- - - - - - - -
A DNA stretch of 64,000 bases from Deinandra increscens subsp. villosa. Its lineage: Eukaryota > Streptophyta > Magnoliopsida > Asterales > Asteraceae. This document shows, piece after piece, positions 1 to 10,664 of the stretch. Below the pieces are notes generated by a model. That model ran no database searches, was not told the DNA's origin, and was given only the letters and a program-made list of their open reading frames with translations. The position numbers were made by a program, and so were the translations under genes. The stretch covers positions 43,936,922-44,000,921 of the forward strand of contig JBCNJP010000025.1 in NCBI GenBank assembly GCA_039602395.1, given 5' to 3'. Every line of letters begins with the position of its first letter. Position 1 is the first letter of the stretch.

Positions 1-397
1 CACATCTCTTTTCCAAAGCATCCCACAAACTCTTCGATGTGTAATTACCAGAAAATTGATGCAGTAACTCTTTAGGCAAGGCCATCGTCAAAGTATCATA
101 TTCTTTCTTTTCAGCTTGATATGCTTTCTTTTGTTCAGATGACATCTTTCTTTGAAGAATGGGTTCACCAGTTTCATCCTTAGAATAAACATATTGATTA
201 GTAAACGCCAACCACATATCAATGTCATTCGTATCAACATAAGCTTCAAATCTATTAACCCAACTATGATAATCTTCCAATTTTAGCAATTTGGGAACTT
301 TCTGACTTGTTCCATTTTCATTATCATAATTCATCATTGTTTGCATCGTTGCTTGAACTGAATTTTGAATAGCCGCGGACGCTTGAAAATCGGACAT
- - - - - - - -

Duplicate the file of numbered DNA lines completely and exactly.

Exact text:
A DNA stretch of 64,000 bases from Deinandra increscens subsp. villosa. Its lineage: Eukaryota > Streptophyta > Magnoliopsida > Asterales > Asteraceae. This document shows, piece after piece, positions 1 to 10,664 of the stretch. Below the pieces are notes generated by a model. That model ran no database searches, was not told the DNA's origin, and was given only the letters and a program-made list of their open reading frames with translations. The position numbers were made by a program, and so were the translations under genes. The stretch covers positions 43,936,922-44,000,921 of the forward strand of contig JBCNJP010000025.1 in NCBI GenBank assembly GCA_039602395.1, given 5' to 3'. Every line of letters begins with the position of its first letter. Position 1 is the first letter of the stretch.

Positions 1-397
1 CACATCTCTTTTCCAAAGCATCCCACAAACTCTTCGATGTGTAATTACCAGAAAATTGATGCAGTAACTCTTTAGGCAAGGCCATCGTCAAAGTATCATA
101 TTCTTTCTTTTCAGCTTGATATGCTTTCTTTTGTTCAGATGACATCTTTCTTTGAAGAATGGGTTCACCAGTTTCATCCTTAGAATAAACATATTGATTA
201 GTAAACGCCAACCACATATCAATGTCATTCGTATCAACATAAGCTTCAAATCTATTAACCCAACTATGATAATCTTCCAATTTTAGCAATTTGGGAACTT
301 TCTGACTTGTTCCATTTTCATTATCATAATTCATCATTGTTTGCATCGTTGCTTGAACTGAATTTTGAATAGCCGCGGACGCTTGAAAATCGGACAT